Michael Leon, writing in Veterans Today, pulls together an interesting read on the latest obtrusion from the extreme-right Dominionist movement, “Christian Reconstuctionism.” Dominionists have been working to replace secular government and society with a government and society defined by their rigid understanding of Biblical law. Now we have the “Christian Reconstuctionists,” adding their flavor to that roiling, boiling, Tea Party soup.
Herb Titus, a lawyer for the far-right Gun Owners of America, is jubilant over last week’s Supreme Court decision in the case McDonald v. City of Chicago, finding that state and local regulation of gun ownership must comport with the Second Amendment right to bear arms.
The decision has also pleased the National Rifle Association, which sees it as ammunition for challenging gun control laws across the country. But for Titus, who thinks the NRA “compromises” on gun rights, the Second Amendment isn’t solely about “firepower,” he says. “You have to see it in its spiritual and providential perspective.”
The militia movement and Christian Reconstructionism both contend that our current civil government, most especially the federal government, is illegitimate: that it has overreached the limits of its divinely ordained authority, and that it continues to do so. At this intersection of the religious right and the militia movement, gun ownership is portrayed as a religious issue. “When we’re talking about firearms,” GOA executive director Larry Pratt told RD, “we’re not really talking about a right but an obligation, as creatures of God, to protect the life that was given them.”
The view that gun ownership is a Christian duty, rooted in the overlap between Reconstructionism and the survivalist/militia movement, has become common in both. In his “Bring Your Pieces to Church” Sunday event, Reconstructionist Joel McDurmon makes this point, suggesting that believers should organize target practice after church:
Christians should be aware that the use of force in preservation of life is a biblical doctrine (Ex. 22:2–3; Prov. 24:10–12; Est. 8–9; Neh. 4; cp. John 15:13–14). Likewise, those who possessed weapons in Scripture are often said to be well skilled in the use of them (Judg. 20:15–16; 1 Chron. 12:1–2, 21–22). We can only surmise that 1) God gave them talent in this regard, and that 2) they engaged in target practice regularly. Further, under biblical law, to be disarmed was to be enslaved and led to a disruption of the economic order due to government regulations and monopolies (1 Sam 13:19–22).
So what is a sensible sort of Christian to make of all this? Is this another reason to hide one’s Christian identity, for fear that it will brand you as a similar whack-a-nut? In the words of former football coach-turned entertainer Lee Corso, “Not so fast, my friend!”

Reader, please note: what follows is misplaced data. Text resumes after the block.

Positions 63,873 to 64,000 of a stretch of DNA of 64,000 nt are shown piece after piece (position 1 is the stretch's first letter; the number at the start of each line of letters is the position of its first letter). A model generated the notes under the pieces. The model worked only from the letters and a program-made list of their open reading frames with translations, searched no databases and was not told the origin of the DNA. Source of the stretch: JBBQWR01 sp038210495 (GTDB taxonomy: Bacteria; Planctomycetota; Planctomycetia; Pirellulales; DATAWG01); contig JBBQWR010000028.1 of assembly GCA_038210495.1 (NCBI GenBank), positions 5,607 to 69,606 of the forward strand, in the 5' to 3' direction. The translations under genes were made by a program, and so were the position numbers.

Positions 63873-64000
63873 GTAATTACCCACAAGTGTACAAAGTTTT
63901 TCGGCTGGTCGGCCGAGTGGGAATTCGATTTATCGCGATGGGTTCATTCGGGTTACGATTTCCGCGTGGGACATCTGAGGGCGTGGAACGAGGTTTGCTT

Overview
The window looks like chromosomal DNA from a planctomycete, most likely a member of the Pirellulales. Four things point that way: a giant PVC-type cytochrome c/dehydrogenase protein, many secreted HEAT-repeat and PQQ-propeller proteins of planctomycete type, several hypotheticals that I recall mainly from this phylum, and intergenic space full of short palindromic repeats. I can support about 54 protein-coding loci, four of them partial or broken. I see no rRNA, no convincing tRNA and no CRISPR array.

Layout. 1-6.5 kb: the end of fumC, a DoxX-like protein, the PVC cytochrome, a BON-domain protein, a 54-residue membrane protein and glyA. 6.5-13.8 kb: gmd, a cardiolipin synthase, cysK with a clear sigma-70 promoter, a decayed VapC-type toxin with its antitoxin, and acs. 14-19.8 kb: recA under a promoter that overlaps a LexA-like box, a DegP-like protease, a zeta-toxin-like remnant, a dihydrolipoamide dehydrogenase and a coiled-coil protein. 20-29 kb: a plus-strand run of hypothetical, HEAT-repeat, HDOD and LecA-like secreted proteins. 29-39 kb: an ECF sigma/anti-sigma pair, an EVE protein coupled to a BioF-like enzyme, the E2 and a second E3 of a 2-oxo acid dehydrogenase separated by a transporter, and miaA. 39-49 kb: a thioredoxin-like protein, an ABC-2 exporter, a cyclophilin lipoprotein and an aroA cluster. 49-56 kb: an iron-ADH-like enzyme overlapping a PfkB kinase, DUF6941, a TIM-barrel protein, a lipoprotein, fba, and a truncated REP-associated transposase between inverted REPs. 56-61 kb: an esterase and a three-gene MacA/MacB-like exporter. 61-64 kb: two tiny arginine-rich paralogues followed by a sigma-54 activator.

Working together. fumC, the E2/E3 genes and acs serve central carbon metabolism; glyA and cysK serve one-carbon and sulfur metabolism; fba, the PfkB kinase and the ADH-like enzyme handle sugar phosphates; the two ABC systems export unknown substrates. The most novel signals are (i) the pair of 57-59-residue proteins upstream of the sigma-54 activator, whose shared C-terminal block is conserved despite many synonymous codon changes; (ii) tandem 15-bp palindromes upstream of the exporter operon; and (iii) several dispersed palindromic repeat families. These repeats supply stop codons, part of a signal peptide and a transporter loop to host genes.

A sensible Christian alternative to all this American Neo-Calvinism shows up quite a few places in that part of the Bible we tend to call “The New Testament,” the part of the Bible that speaks to living under the New Covenant made by Jesus through his life, death and resurrection.
This New Covenant doesn’t say a whole lot about taking over the government in order to apply ancient Jewish law codes. It does speak quite a bit about how one lives in the awareness that “God so loved the world that he gave his only Son, so that whoever believes in him will not perish, but have everlasting life.” The books and letters written under the New Covenant also describe a life where those ancient Levitical codes are re-interpreted by the codes of daily life set forth by Jesus in the gospels. “You have heard that it was said, ‘You shall love your neighbor and hate your enemy.’ But I say to you, Love your enemies and pray for those who persecute you, so that you may be children of your Father in heaven; for he makes his sun rise on the evil and on the good, and sends rain on the righteous and on the unrighteous. (Matthew 5:43-45)
And then there is this: “I give you a new commandment, that you love one another. Just as I have loved you, you also should love one another. By this everyone will know that you are my disciples, if you have love for one another.” (Jn. 13:34-35)
Lutheran theology recognizes that throughout the 66 books that make up the canonical Protestant Bible, there exists a “canon within the canon.”
This little canon contains the essential message of God’s gracious love as revealed in the Crucified and Risen Christ. This is the canon that sets the benchmark by which all other scripture is measured. It says absolutely nothing about the value of target practice immediately after church.